Storm Highway by Dan Robinson
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                   Thursday, December 20, 2007 - 12:01AM

The top 5 dangerous bridges in the Charleston area

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While the Fort Hill (Oakwood) Bridge on I-64 in Charleston is probably the most notorious and most accident-prone stretch of highway in the state, there are other bridges in the area that have high accident rates during the winter season. When icy bridge conditions exist in the Charleston area, the following bridges are nearly certain to experience accidents. The primary risk factor on these spans is their curved configuration, which prompts drivers to apply brakes and attempt to steer, actions which at high speeds can lead to a rapid loss of control on ice.

#1: The Fort Hill Bridge - Interstate 64

The Fort Hill Bridge on I-64
While this location certainly needs no introduction on this site, any list of accident-prone spots in the Charleston metro area would be incomplete without it. The bridge's main problem is its surprise 90-degree turn across the Kanawha River at the same location that exit and entrance ramps for Oakwood Road snake onto the main lanes of the highway. The bridge deck is hidden by the sharp curve and by the crest of a small hill on the approach - and not visible to oncoming motorists, meaning that if the bridge is iced over, drivers cannot see it until it is too late. While accidents are most frequent during snow in the winter, even light rain can make the curve impossible to navigate for cars traveling at or above the speed limit. Even when going the 60mph speed limit, drivers will feel the strong 'pull' that the curve exerts on their vehicle.

#2: Dunbar/South Charleston bridge - Interstate 64

The Dunbar/South Charleston Bridge on I-64
This bridge carries I-64 across the Kanawha River just west of the MacCorkle Avenue exit in South Charleston and just east of the Dunbar exit. It has a nearly identical risk configuration as the Fort Hill bridge, in that eastbound drivers encounter a sudden, partially hidden sharp curve on the very start of the bridge deck's western end. A new bridge is currently being built at this location which will carry all eastbound traffic, converting the existing bridge into an all-westbound configuration. The new bridge will feature a more gradual curve for eastbound vehicles, reducing the hazard of this location when construction is completed. Westbound drivers will still encounter the old bridge's sharp curve, but the element of surprise is reduced due to any icy conditions being visible long before the curve.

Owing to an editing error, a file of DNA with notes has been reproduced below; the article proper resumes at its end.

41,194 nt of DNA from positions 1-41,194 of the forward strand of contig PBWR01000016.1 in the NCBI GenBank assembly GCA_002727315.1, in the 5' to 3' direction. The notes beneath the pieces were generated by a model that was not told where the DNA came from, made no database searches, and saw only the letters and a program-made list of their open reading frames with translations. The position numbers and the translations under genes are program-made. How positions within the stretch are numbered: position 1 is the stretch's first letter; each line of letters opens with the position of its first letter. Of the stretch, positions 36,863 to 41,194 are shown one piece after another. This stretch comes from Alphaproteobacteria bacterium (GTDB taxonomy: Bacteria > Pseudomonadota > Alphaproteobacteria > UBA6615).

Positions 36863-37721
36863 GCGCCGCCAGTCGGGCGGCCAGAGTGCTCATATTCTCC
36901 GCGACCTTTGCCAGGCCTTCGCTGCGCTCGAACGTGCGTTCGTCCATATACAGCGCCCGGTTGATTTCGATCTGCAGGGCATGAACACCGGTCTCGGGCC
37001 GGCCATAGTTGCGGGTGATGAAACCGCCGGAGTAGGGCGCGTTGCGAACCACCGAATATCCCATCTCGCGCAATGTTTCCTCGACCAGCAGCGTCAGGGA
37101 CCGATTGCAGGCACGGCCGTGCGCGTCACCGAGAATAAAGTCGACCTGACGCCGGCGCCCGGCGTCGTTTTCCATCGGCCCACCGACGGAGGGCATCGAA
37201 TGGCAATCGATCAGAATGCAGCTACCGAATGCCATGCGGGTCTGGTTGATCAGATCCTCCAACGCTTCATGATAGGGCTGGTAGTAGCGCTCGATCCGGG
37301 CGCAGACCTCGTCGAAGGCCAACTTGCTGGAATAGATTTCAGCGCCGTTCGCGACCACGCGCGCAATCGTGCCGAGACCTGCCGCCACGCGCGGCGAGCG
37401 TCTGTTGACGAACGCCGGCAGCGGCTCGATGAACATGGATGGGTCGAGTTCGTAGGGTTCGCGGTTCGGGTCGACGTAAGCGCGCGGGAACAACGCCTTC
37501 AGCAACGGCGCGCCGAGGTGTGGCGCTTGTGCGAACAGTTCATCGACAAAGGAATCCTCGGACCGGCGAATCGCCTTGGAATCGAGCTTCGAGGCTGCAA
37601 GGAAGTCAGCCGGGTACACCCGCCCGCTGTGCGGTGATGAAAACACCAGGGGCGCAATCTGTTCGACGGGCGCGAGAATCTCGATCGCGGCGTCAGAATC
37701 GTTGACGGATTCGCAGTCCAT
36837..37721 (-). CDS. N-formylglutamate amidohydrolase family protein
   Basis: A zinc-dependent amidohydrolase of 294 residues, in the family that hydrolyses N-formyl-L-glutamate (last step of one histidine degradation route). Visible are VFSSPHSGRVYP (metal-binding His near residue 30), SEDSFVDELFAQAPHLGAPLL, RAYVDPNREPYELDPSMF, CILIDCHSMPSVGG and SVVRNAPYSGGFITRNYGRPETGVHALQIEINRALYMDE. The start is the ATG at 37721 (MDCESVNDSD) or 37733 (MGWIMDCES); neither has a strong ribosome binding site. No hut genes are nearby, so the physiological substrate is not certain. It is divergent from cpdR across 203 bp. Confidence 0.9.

#3: I-77/I-64 interchange/viaduct - Charleston

The I-64/I-77 Interchange
This interchange and section of elevated viaduct in downtown Charleston is also the site of frequent accidents, with numerous curved ramps culminating in a long, sharp curve before the Leon Sullivan Way exit. Most of the highway here is elevated, meaning it ices first during snowfall events. While the element of surprise is somewhat lessened here due to the length of elevated highway on the approaches to the curves, the sharpness of the curves mean that the accident risks will still be high during icy conditions.

#4: Little Sandy Bridges - Interstate 79, Elkview

The Little Sandy Bridges on I-79
Drivers on I-79 north of Charleston will encounter this dangerous location between the Big Chimney and Elkview exits. These sharply-curving bridges carry the lanes of I-79 over Little Sandy Creek valley, and accidents are common here in the winter. There is no artificial lighting at this remote, rural location, meaning that the hazards of the bridge are especially hard for drivers to see at night. The speed limit here is 70mph, meaning that when crashes happen here they tend to be worse than other locations. Many serious ice-related pileups have occured at this spot over the years.

#5: Cabin Creek bridges - Interstate 77, Chelyan

The Cabin Creek Bridges on I-77
The Cabin Creek bridges are two pairs of spans that carry I-77 over Cabin Creek and a CSX branch railroad line. They are located on a long, sharp curve which carries the highway away from the Kanawha River Valley into the Cabin Creek Valley, just east of the Chelyan exit and just west of the first toll plaza on the West Virginia Turnpike. While the speed limit here is 60mph, drivers taking the curve at or above those speeds will not be able to negotiate them if the bridges are iced over. Accidents are common at this location regardless of weather, but as with the other bridges, the risks are elevated even more during icy conditions.

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